POST WRITTEN BY: Walder Thame (J.D. ’16), Pace Law School
Sierra Leone was embroiled in an 11 year Civil War from 1991-2002 that began as rebel forces attempted to overthrow the government. The consequences were far-reaching and severe: There were deaths in the thousands, amputations, systematic rape, and destruction of homes as well as the forced relocation of thousands to neighboring countries. It was truly one of the most devastating events in modern history. War Don Don, one of the most riveting pieces of work I have seen, documented the trial and conviction of Issa Sesay, following the disarmament of the Revolutionary United Front (RUF) rebel group.
The movie depicted a thought provoking dynamic of the Special Court of Sierra Leone as it adjudicated crimes at the international level. For me, one of the most compelling parts of the film is the role of politics. As I watched, I started to think of the justice system in America, particularly the idea that the courts should be free of influence from other political branches and the notion that the accused should be afforded a fair trial. I don’t necessarily agree with the way justice was carried out in the trial of Sesay, who was the acting commander of the RUF, credited with ordering disarmament and restoring peace in the country.
My contentions rest primarily on the Special Court’s handling of the testimony proffered by prosecution witnesses and the manner in which the Special Court was organized. Some of the witnesses received monetary compensation and even relocation to first world countries for their testimony. I think the defense should have been allowed to inquire deeper into the possibility of bias, and the Court should have accorded weight to each witness’s testimony, based on that possibility. During the trial, defense counsel attempted to uncover bias but the Court stopped it. This I believe was an error since it can be assumed that those who were compensated for their testimony had everything to gain. Sierra Leone is one of the poorest countries in the world. Suffering is immense, food is scarce and prospects for the future are dim. Therefore, it is quite plausible that witnesses who testified had hidden agendas and as such an extensive defense inquiry should have been allowed.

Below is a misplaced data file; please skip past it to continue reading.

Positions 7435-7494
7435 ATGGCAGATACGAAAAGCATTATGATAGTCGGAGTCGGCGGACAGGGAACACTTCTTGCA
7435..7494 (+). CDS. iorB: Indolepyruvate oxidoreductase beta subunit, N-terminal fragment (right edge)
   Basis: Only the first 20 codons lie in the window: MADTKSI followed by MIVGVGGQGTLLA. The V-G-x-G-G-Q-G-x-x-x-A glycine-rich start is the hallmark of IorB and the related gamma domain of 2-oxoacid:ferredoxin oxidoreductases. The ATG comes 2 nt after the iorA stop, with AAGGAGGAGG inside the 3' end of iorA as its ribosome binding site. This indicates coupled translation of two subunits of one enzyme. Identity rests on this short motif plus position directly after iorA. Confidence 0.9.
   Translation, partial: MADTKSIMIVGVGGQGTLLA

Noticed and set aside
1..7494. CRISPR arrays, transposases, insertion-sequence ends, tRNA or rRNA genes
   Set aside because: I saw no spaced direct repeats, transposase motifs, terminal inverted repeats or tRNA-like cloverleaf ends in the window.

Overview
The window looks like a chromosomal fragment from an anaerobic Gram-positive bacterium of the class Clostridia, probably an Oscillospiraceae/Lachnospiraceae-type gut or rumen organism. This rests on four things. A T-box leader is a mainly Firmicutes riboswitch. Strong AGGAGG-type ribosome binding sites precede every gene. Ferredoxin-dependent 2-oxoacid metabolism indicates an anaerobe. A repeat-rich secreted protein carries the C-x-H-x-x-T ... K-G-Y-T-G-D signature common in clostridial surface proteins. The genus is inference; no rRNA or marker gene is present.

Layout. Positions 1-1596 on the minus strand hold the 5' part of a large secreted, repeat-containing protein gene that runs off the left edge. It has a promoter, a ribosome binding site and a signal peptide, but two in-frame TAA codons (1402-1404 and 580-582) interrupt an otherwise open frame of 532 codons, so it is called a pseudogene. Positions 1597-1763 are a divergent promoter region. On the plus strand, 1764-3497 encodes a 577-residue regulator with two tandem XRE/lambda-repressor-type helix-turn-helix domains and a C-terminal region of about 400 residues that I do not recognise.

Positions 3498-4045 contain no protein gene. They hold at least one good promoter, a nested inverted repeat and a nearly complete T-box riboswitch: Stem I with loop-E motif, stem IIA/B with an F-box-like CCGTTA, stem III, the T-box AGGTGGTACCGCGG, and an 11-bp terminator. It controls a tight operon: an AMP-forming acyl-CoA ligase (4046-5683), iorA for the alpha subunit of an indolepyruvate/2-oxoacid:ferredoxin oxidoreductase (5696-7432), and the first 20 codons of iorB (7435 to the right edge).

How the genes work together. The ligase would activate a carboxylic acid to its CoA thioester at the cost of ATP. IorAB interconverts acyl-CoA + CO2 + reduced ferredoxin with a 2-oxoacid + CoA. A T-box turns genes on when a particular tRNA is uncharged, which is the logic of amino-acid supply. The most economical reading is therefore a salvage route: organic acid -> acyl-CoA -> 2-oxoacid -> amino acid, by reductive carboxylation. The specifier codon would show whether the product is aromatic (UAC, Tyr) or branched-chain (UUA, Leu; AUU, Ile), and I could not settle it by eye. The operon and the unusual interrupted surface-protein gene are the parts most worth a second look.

Additionally, I believe that the organization of the Special Court was not ideal. I don’t think the hybrid model was the best way to decide this case. Not only was there destruction of lives and property, there was destruction of the human spirit as some of the survivors lost faith in the compassion of mankind. Based on the heinous nature of the crimes committed, I would expect the Special Court to be comprised solely of international judges. That was not the case however. Instead, as shown in War Don Don, the Court consisted of a mix of domestic and international judges and staff. Consequently, judges presiding over the proceedings had more likely than not first-hand experience or knew someone who was devastated by the alleged atrocities. Thus, I don’t think the defendant was given a fair trial because impartiality was severely compromised. After all, under the black robes and authoritative voices are regular people susceptible to the emotions stemming from great tragedy.
This is not to say that the Special Court lacked integrity or that the defendant was innocent. However, having a panel of international judges would have assured impartiality and increased the integrity of the Court’s decision. Additionally, I believe that the trial was not one marked by accuracy but rather a politically driven engine that desperately needed to hold someone accountable, anyone, even at the expense of not uncovering the whole truth.